Restaurant chef/owner, cookbook author, a finalist for the 2016 James Beard Award for the Southeast, and competitor in Season 6 Top Chef show, chef Kevin Gillespie lives in Atlanta, Georgia, and travels everywhere — that explains why his culinary interpretation blend so many different flavors and textures. “Traveling is what I love, to see new things and meet new people,” he said, which explains why he and his wife have traveled all over Europe, Asia, and New Zealand. “We are game for anything,” he added.

What is most noteworthy, though, is that his cooking reflects his Catholic faith. “Interestingly enough,” he said, “I focus on the word ‘communion.’ I think of Christ communing with his followers, and I think of them being there for a meal together.” Gillespie has chosen to make food and celebrate it each day, so that the work he does is driven by his faith. “I want to feel right in the world and to fulfill my work for the Lord. That is an extension of his Gospel, attempting to bring people together.

Fortunately for Gillespie, he has loved cooking since his childhood. As he recalled, he started cooking with his family in their kitchen when he was 5 or 6 years old. “I loved watching Grandma cook. She lived next door,” he said. “It became a center point to everything in life, which always involved food and cooking. The best time in life centered around these family meals.” 

Gillespie started professional cooking when he was old enough to get a job. At 16, he worked at a casual place called The Chicken Coop in Locust Grove, Georgia. Patrons loved the food there, though it was the only restaurant in the city. But his time there convinced Gillespie that the culinary world was really his passion. “When I got serious about being a chef,” he said, “I moved into fine dining and trained in that style for many years, then French style, and then on to the West Coast for California cuisine. But my food shows culinary elements from all over the world.”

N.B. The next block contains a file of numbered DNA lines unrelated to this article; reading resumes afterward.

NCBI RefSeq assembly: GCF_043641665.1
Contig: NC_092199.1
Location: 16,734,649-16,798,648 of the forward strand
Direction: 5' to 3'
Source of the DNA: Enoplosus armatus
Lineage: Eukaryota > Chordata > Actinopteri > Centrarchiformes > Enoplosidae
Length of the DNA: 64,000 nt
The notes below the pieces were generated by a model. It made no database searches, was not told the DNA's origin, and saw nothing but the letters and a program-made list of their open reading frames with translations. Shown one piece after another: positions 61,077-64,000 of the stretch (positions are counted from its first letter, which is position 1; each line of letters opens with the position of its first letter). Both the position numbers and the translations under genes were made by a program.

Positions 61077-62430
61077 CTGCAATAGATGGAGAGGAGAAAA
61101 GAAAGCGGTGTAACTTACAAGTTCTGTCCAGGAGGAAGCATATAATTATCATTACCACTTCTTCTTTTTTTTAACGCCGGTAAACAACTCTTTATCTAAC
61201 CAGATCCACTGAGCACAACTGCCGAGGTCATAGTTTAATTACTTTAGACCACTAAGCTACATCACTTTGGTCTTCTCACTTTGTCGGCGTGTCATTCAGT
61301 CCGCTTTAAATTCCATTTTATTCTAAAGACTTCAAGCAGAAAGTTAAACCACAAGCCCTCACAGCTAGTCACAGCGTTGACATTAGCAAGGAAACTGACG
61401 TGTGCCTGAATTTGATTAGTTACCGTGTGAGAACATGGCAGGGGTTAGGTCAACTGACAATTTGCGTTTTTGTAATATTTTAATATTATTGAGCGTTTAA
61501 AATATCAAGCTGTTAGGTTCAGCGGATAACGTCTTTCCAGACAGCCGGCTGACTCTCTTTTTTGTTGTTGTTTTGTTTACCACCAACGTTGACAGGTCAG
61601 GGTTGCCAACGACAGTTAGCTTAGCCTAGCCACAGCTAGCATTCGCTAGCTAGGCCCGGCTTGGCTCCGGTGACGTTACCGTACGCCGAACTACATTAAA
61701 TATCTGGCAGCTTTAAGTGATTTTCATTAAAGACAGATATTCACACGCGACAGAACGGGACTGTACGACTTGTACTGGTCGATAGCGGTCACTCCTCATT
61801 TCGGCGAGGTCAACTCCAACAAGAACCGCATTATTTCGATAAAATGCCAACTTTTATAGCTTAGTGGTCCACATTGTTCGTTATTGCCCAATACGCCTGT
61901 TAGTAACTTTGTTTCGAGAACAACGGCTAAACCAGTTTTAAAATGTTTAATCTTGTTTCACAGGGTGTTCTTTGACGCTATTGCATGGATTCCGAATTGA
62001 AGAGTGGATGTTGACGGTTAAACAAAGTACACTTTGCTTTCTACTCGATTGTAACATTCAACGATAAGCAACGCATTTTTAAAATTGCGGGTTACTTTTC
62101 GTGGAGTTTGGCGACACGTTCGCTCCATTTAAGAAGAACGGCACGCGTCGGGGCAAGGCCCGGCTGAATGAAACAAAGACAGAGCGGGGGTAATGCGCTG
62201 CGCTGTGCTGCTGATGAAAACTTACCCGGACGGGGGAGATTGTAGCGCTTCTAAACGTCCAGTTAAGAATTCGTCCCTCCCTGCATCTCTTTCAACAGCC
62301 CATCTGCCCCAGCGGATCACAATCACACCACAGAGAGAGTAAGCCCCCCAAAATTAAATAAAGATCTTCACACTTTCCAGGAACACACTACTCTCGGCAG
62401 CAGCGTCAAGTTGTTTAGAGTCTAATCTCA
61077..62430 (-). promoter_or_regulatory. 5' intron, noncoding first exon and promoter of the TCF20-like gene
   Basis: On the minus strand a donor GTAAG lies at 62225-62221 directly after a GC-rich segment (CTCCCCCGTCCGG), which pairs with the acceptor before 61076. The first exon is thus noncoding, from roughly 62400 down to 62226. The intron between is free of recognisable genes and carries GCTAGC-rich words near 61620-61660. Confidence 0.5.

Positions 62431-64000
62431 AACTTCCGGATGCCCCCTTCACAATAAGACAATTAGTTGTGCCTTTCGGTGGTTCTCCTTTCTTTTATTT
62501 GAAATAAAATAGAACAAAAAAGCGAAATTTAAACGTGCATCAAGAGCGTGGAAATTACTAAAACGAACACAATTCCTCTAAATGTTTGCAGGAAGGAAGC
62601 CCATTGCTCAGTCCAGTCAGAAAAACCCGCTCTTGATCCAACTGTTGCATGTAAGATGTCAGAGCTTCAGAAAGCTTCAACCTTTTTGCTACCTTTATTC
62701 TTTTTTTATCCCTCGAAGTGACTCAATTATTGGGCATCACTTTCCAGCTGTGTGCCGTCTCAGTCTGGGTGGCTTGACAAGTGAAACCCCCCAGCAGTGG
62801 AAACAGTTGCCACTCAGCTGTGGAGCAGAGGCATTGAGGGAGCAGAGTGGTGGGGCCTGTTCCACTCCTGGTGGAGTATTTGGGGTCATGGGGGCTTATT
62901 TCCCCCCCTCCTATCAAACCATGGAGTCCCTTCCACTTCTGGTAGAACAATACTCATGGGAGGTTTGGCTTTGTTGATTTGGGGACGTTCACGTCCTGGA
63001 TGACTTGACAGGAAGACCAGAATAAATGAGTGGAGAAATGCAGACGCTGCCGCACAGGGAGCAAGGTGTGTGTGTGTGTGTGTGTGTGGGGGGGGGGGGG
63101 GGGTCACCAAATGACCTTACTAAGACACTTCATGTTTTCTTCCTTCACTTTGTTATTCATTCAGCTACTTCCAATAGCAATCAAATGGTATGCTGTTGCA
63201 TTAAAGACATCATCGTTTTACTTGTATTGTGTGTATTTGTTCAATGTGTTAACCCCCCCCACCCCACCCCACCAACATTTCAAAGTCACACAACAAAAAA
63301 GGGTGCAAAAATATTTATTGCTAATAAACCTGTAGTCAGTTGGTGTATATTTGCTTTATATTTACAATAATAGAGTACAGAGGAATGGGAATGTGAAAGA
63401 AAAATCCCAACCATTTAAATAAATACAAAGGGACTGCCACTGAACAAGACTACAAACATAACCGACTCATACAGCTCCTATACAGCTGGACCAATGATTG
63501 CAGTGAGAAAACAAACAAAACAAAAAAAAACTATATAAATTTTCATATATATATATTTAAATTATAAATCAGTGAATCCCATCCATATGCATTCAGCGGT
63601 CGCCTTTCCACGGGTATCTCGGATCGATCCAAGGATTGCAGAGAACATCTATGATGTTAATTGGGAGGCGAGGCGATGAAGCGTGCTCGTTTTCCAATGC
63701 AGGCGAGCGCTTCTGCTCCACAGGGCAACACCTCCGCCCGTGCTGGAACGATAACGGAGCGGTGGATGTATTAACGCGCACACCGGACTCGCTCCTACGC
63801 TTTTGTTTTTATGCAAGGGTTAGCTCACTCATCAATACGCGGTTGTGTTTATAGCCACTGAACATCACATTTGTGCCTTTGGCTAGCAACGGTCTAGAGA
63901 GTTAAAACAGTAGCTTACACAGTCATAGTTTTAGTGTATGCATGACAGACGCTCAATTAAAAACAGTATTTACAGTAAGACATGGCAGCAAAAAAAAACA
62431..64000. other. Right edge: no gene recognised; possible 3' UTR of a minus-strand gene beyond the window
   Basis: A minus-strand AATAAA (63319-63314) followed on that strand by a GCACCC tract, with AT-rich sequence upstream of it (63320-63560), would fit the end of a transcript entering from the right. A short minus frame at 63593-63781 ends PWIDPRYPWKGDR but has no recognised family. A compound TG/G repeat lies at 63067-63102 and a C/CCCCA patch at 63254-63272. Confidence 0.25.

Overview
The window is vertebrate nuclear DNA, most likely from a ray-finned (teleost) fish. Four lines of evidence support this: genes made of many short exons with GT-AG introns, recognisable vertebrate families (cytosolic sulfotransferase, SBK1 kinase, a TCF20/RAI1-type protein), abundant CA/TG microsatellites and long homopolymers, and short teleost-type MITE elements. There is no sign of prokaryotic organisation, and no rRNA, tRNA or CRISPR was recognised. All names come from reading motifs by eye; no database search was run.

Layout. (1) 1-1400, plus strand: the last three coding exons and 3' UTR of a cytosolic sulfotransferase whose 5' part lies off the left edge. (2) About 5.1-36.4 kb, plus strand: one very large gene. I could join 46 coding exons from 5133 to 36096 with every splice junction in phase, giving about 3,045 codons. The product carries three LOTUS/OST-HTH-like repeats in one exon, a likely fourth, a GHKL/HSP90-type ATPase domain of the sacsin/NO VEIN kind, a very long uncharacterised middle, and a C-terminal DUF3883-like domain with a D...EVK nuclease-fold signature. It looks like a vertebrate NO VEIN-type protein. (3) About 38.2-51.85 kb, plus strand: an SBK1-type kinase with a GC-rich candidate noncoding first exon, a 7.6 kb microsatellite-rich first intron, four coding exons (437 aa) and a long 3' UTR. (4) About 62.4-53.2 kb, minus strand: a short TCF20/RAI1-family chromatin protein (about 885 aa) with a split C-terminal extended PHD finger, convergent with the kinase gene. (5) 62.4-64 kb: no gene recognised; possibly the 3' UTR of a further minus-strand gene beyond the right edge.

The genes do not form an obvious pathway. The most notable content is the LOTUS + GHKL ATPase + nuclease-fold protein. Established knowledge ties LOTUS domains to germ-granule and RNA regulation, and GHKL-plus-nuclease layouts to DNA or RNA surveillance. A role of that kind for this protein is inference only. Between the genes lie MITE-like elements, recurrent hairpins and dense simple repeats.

As passionate as Gillespie is about cooking, he is more so about his faith. Why? Because it calls for people to coexist in friendship, offering good deeds to others, one of the main callings of Catholicism. “When you consider your place in this world your time is finite,” he said. God asks that people do good deeds daily. And for Gillespie, that means fostering people who work for him to carry themselves professional and with dignity and respect for others. “My business partner is also Catholic,” he said, “and we believe our people are our family.” 

Of course, running five full-service restaurants, a catering business, and a restaurant design firm has been somewhat challenging. “Each restaurant is very different,” he said, “from traditional Southern to one called Gunshow, named after a tribute to my dad.” The menu there changes daily with 17 new modern American dishes each day. 

Gillespie has his own favorites, from the fresh foods of Southeast Asia to classic German and European dishes, the influences of each showing up in his restaurants’ fare. But at home, he adores barbecue. “My family were all about barbecue,” he said. “My dad, grandfather, and uncle were always in charge of the annual big barbecue festival serving more than 1,000 people a day… I used to watch them cook a whole hog…it is still my favorite, and that is what I would eat for the rest of my life.”

Note: His restaurants include the following: Gunshow, Revival, Communion, Gamechanger, Ole Reliable, Terminus City, and Cold Beer. His cookbooks are the James Beard award-winning Fire in my Belly, and Pure Pork Awesomeness.